From the moment it was announced, Deadpool has been causing waves of intrigue all over the world. As the months moved closer to its release date, the hype began to spiral out of control with multitudes of TV spots, trailer spots and sexual innuendo out the wazoo.
I've always enjoyed Ryan Reynolds -- he seems to fit an odd sub-group of high paid Hollywood stars that aren't afraid to take risks. I also don't find him particularly attractive; therefore, I was drawn to the idea of Deadpool as something a little different and fun.
Then, it happened. In November last year, Tim Miller (the director) was quoted as saying that Deadpool, or at least this version, was pansexual. This comment sent viewers and the general public ablaze. The forums were alight with the LGBTQ community raising their arms in excitement. Would this see Ryan engage in some man on man action? Who knew! Cut to three days before the movie's release and more comments in the same vein flooded the Internet streams. Reynolds was quoted as saying that in the next movie -- already greenlit -- Deadpool could have a boyfriend -- but it's not up to him. It's not in his hands.
But in reality, what does any of this actually mean?
Having watched the movie at early doors this morning, I can say: Not a lot. This isn't me saying as a gay man I went to watch it expecting hints of said pansexuality (I don't believe the LGBTQ need to be seen as superheroes -- but that's another kettle of fish) but rather, what is the real reason in making such sweeping statements like "Deadpool is pansexual" if you deliver no hint of such in any way at all.
Deadpool is fun. It does what it says on the tin. But the real truth is that it is no more in support of LGBTQ rights and representation than Kanye is about having his asshole fondled.
So, where's the rub? (Excuse the pun).
Obviously, it depends on how you interpret said "pansexuality." Is it Deadpool asking us whose balls he had to fondle to get his own movie? Asking the barman for a blowjob and us realizing he's actually after an alcoholic shot? Is it him screaming: I'M NOT GAY in the face of an enemy? Or is it him screaming "No," in a sexually explicit celebration of Women's Day?
I struggled to find it. See it. Or feel like it was even there.
I left the movie theatre a little pissed off, which made me more pissed off. Why does this even make me care? Why am I bothered? It was on my short walk home that it seemed pretty clear: Did the studio behind the movie, think that if they made such comments, the audience it would reach would be even wider than it already was?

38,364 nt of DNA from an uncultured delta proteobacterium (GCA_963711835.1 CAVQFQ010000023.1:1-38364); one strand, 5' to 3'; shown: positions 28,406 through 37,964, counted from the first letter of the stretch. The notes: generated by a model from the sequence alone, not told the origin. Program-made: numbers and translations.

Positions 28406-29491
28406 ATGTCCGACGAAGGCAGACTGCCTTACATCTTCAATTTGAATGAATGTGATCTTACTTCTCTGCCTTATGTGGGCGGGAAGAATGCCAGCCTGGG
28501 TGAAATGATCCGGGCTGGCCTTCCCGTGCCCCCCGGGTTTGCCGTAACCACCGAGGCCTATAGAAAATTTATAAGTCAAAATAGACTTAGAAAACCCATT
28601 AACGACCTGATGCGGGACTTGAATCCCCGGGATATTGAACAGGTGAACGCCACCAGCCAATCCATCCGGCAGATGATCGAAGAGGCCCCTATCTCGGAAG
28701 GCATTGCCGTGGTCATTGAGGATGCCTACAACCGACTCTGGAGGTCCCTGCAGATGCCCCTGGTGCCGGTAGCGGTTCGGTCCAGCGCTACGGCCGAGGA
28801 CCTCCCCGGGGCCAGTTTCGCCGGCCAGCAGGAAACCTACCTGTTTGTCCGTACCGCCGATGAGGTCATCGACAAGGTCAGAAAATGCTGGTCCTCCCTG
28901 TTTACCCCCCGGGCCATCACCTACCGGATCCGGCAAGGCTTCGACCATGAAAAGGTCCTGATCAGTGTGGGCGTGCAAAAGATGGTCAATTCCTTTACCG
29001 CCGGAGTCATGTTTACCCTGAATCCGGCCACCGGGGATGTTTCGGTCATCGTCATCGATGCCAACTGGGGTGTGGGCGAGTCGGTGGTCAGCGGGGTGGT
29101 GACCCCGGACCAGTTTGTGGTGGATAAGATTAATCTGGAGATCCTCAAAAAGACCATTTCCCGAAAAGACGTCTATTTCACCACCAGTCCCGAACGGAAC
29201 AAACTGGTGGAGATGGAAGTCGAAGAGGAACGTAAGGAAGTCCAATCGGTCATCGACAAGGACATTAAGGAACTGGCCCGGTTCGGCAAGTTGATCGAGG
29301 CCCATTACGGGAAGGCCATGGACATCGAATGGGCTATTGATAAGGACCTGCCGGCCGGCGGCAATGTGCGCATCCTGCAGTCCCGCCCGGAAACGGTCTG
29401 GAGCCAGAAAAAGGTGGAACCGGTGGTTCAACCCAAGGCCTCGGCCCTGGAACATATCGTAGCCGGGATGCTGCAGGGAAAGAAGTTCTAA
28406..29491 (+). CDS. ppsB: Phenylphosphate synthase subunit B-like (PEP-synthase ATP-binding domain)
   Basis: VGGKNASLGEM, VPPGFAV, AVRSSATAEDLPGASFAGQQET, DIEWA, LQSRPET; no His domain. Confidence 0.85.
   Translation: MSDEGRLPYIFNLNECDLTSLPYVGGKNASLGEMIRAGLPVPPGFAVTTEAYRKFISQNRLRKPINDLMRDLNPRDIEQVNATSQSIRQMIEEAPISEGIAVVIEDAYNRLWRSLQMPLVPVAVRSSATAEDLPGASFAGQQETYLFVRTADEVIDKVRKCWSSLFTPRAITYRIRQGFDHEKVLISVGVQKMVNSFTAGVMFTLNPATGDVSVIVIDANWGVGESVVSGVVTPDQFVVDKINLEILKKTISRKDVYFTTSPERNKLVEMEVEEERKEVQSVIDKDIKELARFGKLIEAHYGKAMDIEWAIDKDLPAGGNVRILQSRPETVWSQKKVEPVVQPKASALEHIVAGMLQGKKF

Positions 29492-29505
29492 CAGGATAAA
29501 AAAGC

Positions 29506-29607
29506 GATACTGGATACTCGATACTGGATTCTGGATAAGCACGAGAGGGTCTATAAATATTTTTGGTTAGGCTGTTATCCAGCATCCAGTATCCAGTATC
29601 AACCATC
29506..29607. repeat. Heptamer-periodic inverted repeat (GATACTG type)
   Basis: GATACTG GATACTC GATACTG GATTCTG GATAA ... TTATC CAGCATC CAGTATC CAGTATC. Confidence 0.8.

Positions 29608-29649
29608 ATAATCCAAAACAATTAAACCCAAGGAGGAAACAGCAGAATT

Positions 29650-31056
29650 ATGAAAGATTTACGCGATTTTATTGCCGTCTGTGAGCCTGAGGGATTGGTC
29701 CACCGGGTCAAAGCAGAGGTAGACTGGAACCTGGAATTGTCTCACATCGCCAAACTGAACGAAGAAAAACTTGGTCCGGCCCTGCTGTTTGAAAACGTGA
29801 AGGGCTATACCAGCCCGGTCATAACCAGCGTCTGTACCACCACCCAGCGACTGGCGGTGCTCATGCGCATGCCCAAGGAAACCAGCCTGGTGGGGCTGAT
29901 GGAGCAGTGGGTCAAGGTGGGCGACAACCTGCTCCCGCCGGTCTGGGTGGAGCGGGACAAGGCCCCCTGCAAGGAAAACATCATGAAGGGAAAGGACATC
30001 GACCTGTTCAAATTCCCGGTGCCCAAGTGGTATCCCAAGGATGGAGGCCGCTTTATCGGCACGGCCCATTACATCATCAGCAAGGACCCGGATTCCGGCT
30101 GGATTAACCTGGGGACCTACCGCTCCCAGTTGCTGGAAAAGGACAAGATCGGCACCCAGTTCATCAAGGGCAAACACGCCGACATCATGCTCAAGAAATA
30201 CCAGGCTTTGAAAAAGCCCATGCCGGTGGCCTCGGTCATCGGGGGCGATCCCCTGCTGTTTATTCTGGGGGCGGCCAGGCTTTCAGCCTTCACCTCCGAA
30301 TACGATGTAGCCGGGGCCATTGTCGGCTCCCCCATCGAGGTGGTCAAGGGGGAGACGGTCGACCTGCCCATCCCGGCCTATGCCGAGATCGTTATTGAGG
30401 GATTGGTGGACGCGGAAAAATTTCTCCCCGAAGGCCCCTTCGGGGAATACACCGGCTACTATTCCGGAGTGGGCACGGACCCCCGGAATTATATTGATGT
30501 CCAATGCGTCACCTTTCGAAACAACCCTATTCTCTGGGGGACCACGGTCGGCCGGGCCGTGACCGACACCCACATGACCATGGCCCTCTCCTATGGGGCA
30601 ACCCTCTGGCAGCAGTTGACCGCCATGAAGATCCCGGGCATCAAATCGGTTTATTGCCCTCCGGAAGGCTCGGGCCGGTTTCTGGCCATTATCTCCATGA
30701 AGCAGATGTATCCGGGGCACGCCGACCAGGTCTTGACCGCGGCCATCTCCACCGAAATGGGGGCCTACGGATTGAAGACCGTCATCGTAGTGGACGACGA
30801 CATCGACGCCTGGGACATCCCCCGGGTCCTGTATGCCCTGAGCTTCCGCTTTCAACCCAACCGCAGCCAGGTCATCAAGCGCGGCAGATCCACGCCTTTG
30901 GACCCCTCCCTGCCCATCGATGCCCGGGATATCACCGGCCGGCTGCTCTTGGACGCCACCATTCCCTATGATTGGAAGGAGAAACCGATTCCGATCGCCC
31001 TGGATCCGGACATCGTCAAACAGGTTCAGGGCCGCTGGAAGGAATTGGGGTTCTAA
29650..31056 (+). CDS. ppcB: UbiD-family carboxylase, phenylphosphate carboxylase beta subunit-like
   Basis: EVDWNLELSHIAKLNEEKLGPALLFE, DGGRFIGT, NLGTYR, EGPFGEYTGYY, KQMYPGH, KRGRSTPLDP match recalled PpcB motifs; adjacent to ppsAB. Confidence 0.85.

I know. There is a high possibility that I am grasping at straws -- but we know the power of the imagination, right? Take Star Wars: The Force Awakens. There was no doubt audiences would watch Star Wars. But who's to say that as soon as the FinnPoe rumors went viral, with Oscar Isaac himself fuelling the fire, that a whole extra host of punters made their way to multiplexes to part with their cash, to view a hidden romance created from nowhere but the minds of a public with too much time on their hands.
And this is the problem. Now, I could be wrong. Usually I am about most things. But it seems to be that in saying Deadpool is pansexual is nothing more than a manipulation of audience goers everywhere to pull more cash from the pockets of those who may have been on the fence.
"I had no interest in Deadpool until I heard Ryan Reynolds may have a boyfriend in the next film." Is this sentence really something that is actually that far-fetched?
In reality, whatever his sexuality is, it doesn't matter. The movie will do well and people will go. So why do it at all? That's the question. Is Hollywood really too afraid to make movies with actual LGBTQ characters as the heroes? Or are they playing and feeding into a darker side of homosexuality that still exits: Lusting Over What We Can't Have.
There is nothing in the Deadpool movie that confirms these statements. There is nothing to deny it either, but in those 90 minutes it was clear he went one way only.
"Why does this matter, you grumpy gay man?" I hear you cry! I'm annoyed because I didn't even care about Deadpool being pansexual -- but everyone made it a big deal, so I did. Now, I feel misled.
Being any form of LGBTQ is not a switch we can turn on and off when we feel like it. Making movies that promote their lead characters as such (when in fact, they aren't) is damaging and disappointing. Lastly, hinting at something as complex as sexuality to do nothing more than sell tickets (which is what it looks like) is odd and manipulative.
If you're going to do it, then commit. Otherwise all you're doing is telling the world that sexuality is a choice, when in fact, it couldn't be farther from it.
N.B. I enjoyed the movie -- I just don't like to be misled.